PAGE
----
What’s more, while I certainly understand the large amount of revenues to be gained by raising domestic prices, that sure ain’t gonna fix this messed up system by itself. And if they HAD a viable system, the lowest fuel prices possible drive economic growth.

    Finally, as Alaskans receive (or at least used to receive; not sure about now) an annual stipend derived from oil revenue…as some Arab citizens do…it’s a pretty straightforward way of spreading the wealth.

    Of course, since VZ has minimal refining capacity and it costs the government more to purchase refined product than they’re selling it for, it IS kind of a boner equation, but should VZ ever get serious about refining capacity under a responsible leadership, I still think using oil as a national subsidy for the people isn’t such a bad thing.

    • It does not spread the wealth as those that benefit the most from the gasoline subsidy are the wealthy who have cars, not the poor. It is a pretty regressive subsidy in the end.

      • Ira Says:

        Aren’t there many who live off the grid, and use generators on an as-needed basis?

        Or independent workers who use gas-supplied tools?

        Taxi drivers? Delivery people? Anyone who uses a personal vehicle for his or her profession?

        One can hardly claim that only the wealthy own cars. (That kind of thinking is Chavismo!) And any bolivar that doesn’t go into PDVSA’s coffers is another bolivar that goes into the economy.

        • moctavio Says:

          The subsidy is quite regressive, studies show that the top part of the population uses something like as much as twice the gas as the poor. A person driving a car to work uses much less than the person that takes the subway or the bus to work.

    • Kepler Says:

      On top of what Miguel said, at this point even half the population is starting to realise petrol costs something and it is being given away.
      Perceptions are not static, even with this issue in Venezuela…and the oppo might just be arriving too late.

  10. Island Canuck Says:

    Reporte Confidencial ‏@RConfidencial 19m
    Dice @josegrasso: BCV suspendió la rueda de prensa prevista para hoy para dar la inflación de Nov. por un tema de cambio de agenda

    Ha,, ha
    It must be a tremendo numero.
    I wonder how much infighting is going on between the number crunchers & the politicos.

    • Kepler Says:

      Tú eres un canadiense perverso y mal pensado. Seguro que lo que pasó fue que Eudomar Tovar tenía diarrea.

    • Island Canuck Says:

      Ha, ha.

      There’s another rumour floating that they’ve replaced the president of the BCV, Wonder why?

      • Kepler Says:

        Hard to believe. After such a short period? It would be just so big the admission of failure and chaos! (well, not that they might care so much)

  11. Kepler Says:

    To those who still defend Borges’ attitude of only criticizing:
    It is WRONG for more reasons than you believe.

    It is not just that it is a bad economic policy, simply put.
    It is that it is no longer supported by probably more than half the population right now. People do CHANGE and they have been changing little by little
    and the government will see to it that they change more. And if more than half the population now thinks a petrol price is needed and the government is treading very carefully on this, the MUD is really on a very bad stance: it shows that it can only react TOO LATE. One thing is what people thought in 1989 and another in 2000 and quite another at the end of 2013 with such a huge inflation.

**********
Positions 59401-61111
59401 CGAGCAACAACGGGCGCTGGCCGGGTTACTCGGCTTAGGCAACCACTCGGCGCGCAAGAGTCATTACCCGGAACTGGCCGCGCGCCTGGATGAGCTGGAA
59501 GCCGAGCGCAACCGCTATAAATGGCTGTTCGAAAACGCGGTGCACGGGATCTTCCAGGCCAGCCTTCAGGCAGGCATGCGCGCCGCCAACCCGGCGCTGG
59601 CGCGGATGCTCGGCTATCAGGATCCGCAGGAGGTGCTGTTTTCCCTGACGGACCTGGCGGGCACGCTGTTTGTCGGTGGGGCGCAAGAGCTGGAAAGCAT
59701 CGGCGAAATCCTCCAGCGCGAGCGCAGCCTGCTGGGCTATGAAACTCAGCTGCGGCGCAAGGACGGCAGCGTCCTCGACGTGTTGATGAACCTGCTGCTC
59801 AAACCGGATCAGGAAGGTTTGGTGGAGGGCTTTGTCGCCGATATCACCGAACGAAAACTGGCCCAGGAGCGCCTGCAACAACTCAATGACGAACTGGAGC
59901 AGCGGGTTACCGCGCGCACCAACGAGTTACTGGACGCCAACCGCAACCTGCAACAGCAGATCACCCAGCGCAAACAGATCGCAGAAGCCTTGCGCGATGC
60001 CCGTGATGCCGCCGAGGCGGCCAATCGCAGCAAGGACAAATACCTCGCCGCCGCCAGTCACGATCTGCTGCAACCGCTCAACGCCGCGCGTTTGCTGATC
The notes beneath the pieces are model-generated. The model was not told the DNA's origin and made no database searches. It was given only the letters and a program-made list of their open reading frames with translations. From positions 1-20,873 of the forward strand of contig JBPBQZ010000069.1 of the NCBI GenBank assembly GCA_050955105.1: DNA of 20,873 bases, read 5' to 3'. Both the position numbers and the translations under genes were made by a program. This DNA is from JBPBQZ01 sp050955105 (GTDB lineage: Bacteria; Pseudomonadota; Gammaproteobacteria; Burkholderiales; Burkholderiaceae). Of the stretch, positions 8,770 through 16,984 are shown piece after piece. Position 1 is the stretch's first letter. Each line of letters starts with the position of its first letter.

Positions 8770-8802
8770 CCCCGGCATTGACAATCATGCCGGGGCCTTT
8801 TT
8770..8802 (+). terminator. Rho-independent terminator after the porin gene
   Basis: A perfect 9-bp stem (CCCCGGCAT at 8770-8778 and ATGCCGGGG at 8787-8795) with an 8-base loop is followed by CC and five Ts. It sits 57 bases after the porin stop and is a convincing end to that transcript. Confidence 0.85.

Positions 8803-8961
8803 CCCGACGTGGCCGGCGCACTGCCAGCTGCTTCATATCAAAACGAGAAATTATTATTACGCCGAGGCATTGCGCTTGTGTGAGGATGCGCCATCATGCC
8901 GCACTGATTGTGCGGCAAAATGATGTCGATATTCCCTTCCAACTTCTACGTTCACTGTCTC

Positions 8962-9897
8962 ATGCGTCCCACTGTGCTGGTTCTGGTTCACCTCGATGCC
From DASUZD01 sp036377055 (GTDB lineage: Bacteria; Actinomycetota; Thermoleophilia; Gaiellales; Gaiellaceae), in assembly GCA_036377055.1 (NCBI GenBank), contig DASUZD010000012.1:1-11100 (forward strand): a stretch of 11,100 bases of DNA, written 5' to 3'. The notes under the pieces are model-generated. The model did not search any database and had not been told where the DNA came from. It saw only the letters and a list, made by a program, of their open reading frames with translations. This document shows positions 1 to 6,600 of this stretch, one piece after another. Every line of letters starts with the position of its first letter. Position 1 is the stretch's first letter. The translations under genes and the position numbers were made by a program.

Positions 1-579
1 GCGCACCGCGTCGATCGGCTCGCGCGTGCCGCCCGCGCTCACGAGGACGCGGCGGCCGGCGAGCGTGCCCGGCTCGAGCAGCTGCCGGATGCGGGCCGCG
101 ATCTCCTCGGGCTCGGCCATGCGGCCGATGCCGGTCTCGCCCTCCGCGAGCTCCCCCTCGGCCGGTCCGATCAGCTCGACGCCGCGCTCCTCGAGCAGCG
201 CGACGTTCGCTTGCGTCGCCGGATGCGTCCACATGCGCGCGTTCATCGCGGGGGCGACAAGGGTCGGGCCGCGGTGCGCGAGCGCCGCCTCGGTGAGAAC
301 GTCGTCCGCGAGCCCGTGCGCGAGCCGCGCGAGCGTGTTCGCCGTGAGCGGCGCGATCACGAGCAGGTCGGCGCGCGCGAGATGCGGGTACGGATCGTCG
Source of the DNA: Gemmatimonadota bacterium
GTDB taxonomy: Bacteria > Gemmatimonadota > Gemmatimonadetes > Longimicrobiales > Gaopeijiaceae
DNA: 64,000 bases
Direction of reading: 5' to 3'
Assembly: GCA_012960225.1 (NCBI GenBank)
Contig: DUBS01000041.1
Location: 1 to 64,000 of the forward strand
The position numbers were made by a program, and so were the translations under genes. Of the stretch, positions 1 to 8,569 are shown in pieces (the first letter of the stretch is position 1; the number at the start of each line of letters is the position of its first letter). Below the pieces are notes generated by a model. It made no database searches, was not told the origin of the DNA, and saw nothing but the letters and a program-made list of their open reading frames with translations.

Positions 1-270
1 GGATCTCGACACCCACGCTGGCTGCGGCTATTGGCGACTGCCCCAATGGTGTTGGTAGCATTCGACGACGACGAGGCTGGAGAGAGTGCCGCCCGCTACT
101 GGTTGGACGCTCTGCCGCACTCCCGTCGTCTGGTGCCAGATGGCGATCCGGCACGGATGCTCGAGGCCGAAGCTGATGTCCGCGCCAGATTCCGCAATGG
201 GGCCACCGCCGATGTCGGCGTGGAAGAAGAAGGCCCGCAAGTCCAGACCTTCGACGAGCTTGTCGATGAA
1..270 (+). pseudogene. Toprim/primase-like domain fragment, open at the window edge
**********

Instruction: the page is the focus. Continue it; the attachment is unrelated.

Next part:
If you guys don’t see this, you need to get more in touch with José Rodríguez from Calabozo or Punto Fijo.

    So: even politically, the MUD is again on the wrong track.

    Also politically: it is completely unbelievable that they say this. They also do not go into any depths. And they do not give full proposals.

    Someone here is saying that if we say too much Chavismo will copy the plan and lo and behold, implement it! And the most important thing is for them to go.

    Wait a moment: why do we want them to go? Because we want to replace them or because we want Venezuela to have a good government?
    If they really were to implement our plans: wouldn’t they be producing a better government?

    Do you prefer Venezuela to rot than for your clan to lose power forever?

    If you might think: oh, but they might implement what suits them and other things like freedom will be kept away.

    This is wrong for two reasons. First: economic develop can lead to more pressure from the middle class.

    Secondly: if we did do our homework, we would talk about our plans in such a way that we tell people “this is what we demand the current government to implement because of this and that, we want it to take over these ideas, even if they say these are their ideas”…which they won’t.

    One thing needs to be clear: among the ideas we need to include in our programme are such things as real public debate, separation of powers, strong accountability mechanisms, etc. The tragic thing is that most politicos in Venezuela do not want to talk about those issues because, after all, they are almost all a bunch of feudal lords…some with some superficial layer of pseudo-capitalist ideology, some with some superficial layer of pseudo-socialism or whatever…but ultimately all are people who just want to be in power and with the money.